InternationalVOLUME 16 ISSUE # 06

We need to work together to tackle infodemic

“We’re not just fighting a pandemic; we’re fighting an infodemic,” said Tedros Adhanom Ghebreyesus, the World Health Organization’s director-general, at the Munich Security Conference in February. “Fake news spreads faster and more easily than this virus, and is just as dangerous.”

Since then, the deadly consequences of the coronavirus “infodemic” became impossible to ignore. In Iran, for example, the myth that ingesting methanol – a highly toxic form of alcohol – can kill the coronavirus led to 700 deaths and hospitalisation of 5,000 people. Social media, where the content shared by users is not subject to the same level of scrutiny as mainstream media but can reach millions, is widely seen as the main culprit behind the spread of coronavirus misinformation. An analysis of social media content from around the globe published in the first three months of this year identified more than 2,300 reports from 87 countries that incorporated rumours, stigmas and conspiracy theories related to COVID-19.

Back in March, acknowledging their potential role in navigating the growing coronavirus “infodemic”, Facebook, Google, LinkedIn, Microsoft, Reddit, Twitter and YouTube pledged to jointly combat “fraud and misinformation about the virus”. However, given the huge number of social media users, stopping the spread of pandemic fake news on social media has proved to be a daunting task. A significant number of posts containing misinformation about the virus continue to circulate on major social media platforms to this day.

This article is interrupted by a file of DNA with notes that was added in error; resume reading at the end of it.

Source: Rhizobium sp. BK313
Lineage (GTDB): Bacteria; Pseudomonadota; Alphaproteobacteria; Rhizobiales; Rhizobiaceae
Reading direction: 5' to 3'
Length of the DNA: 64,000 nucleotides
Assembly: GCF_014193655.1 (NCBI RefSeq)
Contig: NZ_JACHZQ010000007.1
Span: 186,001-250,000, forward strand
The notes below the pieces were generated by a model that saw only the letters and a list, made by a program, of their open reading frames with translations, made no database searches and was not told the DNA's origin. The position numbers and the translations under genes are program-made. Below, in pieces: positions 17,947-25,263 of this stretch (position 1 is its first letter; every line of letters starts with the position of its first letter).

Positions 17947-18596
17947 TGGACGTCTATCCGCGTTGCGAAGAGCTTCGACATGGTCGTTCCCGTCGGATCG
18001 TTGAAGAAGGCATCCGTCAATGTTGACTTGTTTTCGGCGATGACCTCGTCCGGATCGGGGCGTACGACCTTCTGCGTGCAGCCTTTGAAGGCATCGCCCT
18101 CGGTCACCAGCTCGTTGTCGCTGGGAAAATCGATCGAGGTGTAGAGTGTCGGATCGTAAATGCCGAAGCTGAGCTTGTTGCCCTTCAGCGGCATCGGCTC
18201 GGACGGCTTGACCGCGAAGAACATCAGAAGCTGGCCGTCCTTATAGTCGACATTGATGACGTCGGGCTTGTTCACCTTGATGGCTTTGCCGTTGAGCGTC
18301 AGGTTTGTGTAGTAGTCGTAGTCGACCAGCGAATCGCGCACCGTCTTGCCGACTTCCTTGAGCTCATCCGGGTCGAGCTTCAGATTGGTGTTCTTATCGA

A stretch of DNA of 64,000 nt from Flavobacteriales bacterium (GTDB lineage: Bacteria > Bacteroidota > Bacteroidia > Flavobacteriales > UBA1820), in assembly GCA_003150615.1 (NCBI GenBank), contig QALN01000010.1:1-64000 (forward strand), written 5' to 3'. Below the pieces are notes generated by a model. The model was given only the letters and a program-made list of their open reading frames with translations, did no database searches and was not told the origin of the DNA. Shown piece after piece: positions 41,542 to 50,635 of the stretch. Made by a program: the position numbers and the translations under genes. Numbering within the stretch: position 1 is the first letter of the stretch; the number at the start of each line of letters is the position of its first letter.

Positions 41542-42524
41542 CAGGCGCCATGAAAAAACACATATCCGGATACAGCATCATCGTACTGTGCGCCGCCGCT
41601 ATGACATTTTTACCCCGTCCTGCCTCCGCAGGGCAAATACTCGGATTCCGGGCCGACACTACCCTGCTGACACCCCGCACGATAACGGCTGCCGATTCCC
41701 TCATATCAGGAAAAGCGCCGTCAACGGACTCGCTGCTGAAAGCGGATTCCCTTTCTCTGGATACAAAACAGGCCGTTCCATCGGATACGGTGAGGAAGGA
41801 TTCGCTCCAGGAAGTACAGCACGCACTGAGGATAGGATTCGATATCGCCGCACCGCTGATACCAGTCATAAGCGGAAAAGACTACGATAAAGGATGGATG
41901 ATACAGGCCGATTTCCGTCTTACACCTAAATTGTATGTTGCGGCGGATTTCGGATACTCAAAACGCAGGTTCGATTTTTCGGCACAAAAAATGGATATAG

In the early days of the pandemic, elected officials and experts across the world issued warnings about the prevalence of misinformation on social media platforms and encouraged people to get their coronavirus information from newspapers and TV channels instead. After social media rumours about an imminent “shelter in place” order in Massachusetts caused widespread panic, for example, Governor Charlie Baker warned his constituents that they need to “get their news from legitimate places, not from their friend’s friend’s friend’s friend”.

However, it soon became obvious that TV channels and newspapers are also not immune to pandemic fake news, primarily due to their tendency to not challenge or fact-check claims made by prominent politicians and public figures. For example, when British Prime Minister Boris Johnson boasted about continuing to shake hands with “everybody” at the height of the outbreak in March, many news organisations in the country failed to highlight the danger posed by such actions in their reports on the PM’s comments.

And a few weeks later, in April, when Roger Stone, a former adviser to US President Donald Trump, opined against COVID-19 vaccination on a fringe radio show and claimed that “Bill Gates may have created coronavirus to microchip people”, several mainstream newspapers and television channels republished his comments without checking their credibility. As Nature reporter Amy Maxmen pointed out, an article on Stone’s comments published by a mainstream news organisation, which made no effort to debunk them, “has been liked, shared, or commented on, just on Facebook, by more than a million people”.